Regarding differences related to nurses’ assigned unit, the analysis (see Table 3) showed that there were significant differences in transformation leadership style (F272, 3 = 2.70, p = .047), transactional leadership style (F272, 3 = 6.66, p < .001), laissez-faire leadership style (F272, 3 = 8.29, p < .001), and perception of effectiveness (F272, 3 = 3.50, p = .016). post hoc comparison (using Tukey HSD), analysis showed that nurses working in medical-surgical units have almost lower perception of all leadership styles and outcome factors than nurses working in oncology, critical care, and other units at the hospitals.

4. Discussion

Leadership is an important component that assures organizational quality health care services, patient satisfaction, and financial performance [17]. Moreover, nurses’ perception of their supervisors’ leadership styles may influence nurses’ quality of care and their ability to manage patients’ health needs appropriately [10]. Therefore, this study is the first to address this issue and explore outcome factors among nurse working in Saudi health care services. The results suggest that leadership styles, behaviors, and outcomes described by full range leadership theory [18] were demonstrated by the nurse supervisors in the targeted institutions. However, nurses had fair level of perception that their supervisors are able to use transformation leadership style and transactional leadership style, and almost low perception in using laissez-faire leadership style. The results demonstrate that staff nurses perceive that transformational leadership and its factors are utilized more often than transactional and laissez-faire leadership styles. Furthermore, analysis showed that there was positive correlation between outcome factors (effectiveness, extra efforts and satisfaction) and transformational and transactional leadership styles and negative correlation with laissez-faire leadership style. Although cause and effect was not measured, a combination of transformational leadership styles and behaviors/factors contributed to an increase in extra effort, satisfaction, and perceived leader effectiveness among nurses. The results support previous studies [5, 19, 20] that transformational leadership styles enhanced satisfaction, effectiveness, and improved extra effort from staff. However, Cummings et al. [5] reported that transactional leader behaviors resulted in reduced satisfaction and effectiveness and productivity among nurses that counteract the results in this study. Although this study found significant association between nurses’ satisfaction and effectiveness and transactional leadership style, the magnitudes of correlation were low indicating poor association. The results are not causative and non-indicative which might explain the inconsistency with previous international reports. Moreover, Cummings et al. [5] had also report that laissez-faire leadership was associated with lower levels of nurse job satisfaction and effectiveness which corresponds with reports in this study.

Regarding sociodemographic characteristics of nurses and leadership styles, this study found that there were differences related to gender and that male nurses had higher mean score than females in all leadership styles. Male nurses perceived their supervisors to focus on the fulfillment of contractual obligations that include setting objectives, monitoring, and controlling outcomes (TSL) more than female nurses. Males were also more likely than females to report that their supervisors intervene only after noncompliance or mistakes occur (MBEP) and avoid making decisions, abdicate responsibility, and do not use their authority (LFL). These differences support earlier studies [21, 22] that there are gender differences in perception of leadership behaviors, and that leadership behaviors were mixed based on gender [23]. One possible explanation for gender differences in leadership perception in this study is related to leadership behaviors in the institutions. Leader seems to empower nurses and support them to make their own decisions which may positively affected their nurse perception of leadership.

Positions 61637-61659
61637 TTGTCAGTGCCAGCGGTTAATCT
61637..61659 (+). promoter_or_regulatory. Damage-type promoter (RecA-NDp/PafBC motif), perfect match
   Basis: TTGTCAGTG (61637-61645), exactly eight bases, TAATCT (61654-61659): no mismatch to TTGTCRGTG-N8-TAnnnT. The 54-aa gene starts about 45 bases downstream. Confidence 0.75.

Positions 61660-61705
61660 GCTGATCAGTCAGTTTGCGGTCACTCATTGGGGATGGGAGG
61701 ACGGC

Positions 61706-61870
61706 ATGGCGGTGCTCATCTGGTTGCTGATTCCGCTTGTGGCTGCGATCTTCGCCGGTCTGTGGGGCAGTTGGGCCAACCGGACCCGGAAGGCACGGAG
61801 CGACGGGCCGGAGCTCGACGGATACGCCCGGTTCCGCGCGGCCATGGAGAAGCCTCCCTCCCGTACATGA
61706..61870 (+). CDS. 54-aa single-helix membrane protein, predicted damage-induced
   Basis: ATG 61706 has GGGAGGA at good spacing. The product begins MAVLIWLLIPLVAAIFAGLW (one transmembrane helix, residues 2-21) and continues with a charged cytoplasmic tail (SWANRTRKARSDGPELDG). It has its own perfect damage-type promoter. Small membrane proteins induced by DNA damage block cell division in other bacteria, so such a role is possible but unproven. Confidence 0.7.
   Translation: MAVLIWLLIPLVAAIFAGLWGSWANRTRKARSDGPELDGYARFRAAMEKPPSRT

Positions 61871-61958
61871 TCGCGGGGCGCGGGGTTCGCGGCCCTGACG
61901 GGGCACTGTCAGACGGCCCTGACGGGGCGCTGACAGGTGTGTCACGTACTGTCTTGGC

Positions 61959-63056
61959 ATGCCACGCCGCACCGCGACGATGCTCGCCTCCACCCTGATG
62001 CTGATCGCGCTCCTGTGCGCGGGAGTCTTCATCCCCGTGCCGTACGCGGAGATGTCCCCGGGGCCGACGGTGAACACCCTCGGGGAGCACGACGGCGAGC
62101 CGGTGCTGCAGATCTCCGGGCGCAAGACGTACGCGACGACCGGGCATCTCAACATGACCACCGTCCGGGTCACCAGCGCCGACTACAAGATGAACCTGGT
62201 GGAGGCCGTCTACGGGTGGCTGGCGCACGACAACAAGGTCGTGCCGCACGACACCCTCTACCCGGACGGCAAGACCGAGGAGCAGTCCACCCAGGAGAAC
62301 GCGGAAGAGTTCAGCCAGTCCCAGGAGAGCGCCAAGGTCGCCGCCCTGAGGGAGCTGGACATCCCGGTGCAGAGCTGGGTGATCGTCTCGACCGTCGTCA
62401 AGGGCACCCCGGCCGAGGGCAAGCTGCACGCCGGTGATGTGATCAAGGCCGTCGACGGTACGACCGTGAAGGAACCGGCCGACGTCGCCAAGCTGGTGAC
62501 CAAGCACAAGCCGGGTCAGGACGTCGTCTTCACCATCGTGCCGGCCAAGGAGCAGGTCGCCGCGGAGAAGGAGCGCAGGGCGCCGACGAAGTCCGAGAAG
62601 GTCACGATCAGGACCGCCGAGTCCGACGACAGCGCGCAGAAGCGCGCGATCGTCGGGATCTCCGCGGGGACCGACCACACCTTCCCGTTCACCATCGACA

One significant finding in this study is differences in nurses’ perception related to their working area. Staff nurses in the medical/surgical unit had higher perception that their supervisors are using transaction and transformational leadership style more than nurses in oncology and critical care units. The results support previous findings that leadership styles may depend on nature of working setting of nurses [23, 24]. The results infer that nurse supervisors practice leadership in a various forms depending on the type and requirement of nursing care provided at the unit. In this study, nurse supervisors in critical care units and special care units (e.g., oncology) were more apt to use transactional leadership style, while general care units (e.g., medical surgical unit) are more likely using transformation leadership style.

One limitation of this study is that this study used s structured format of data while using triangulated data collection might allow better understanding.

5. Conclusion

The findings in this study contribute to the body of knowledge on leadership. The similarities and differences in the findings of the current study support earlier research suggesting there is no most effective leadership style. The study supports the notion that leadership styles can be combined to produce extra effort from followers as well as leadership effectiveness and satisfaction. Effective and balanced use of various leadership styles and behaviors require knowledge, skills, and commitment from both supervisors and nurses. A collaborative approach is needed to employ the most effective leadership styles in a situation to achieve the desired outcome. Further studies are recommended to determine best matches of leadership styles and behaviors between leaders and followers.

Acknowledgments

The authors extend their appreciation to the College of Nursing Research Center and the Deanship of Scientific Research at King Saud University for funding this research.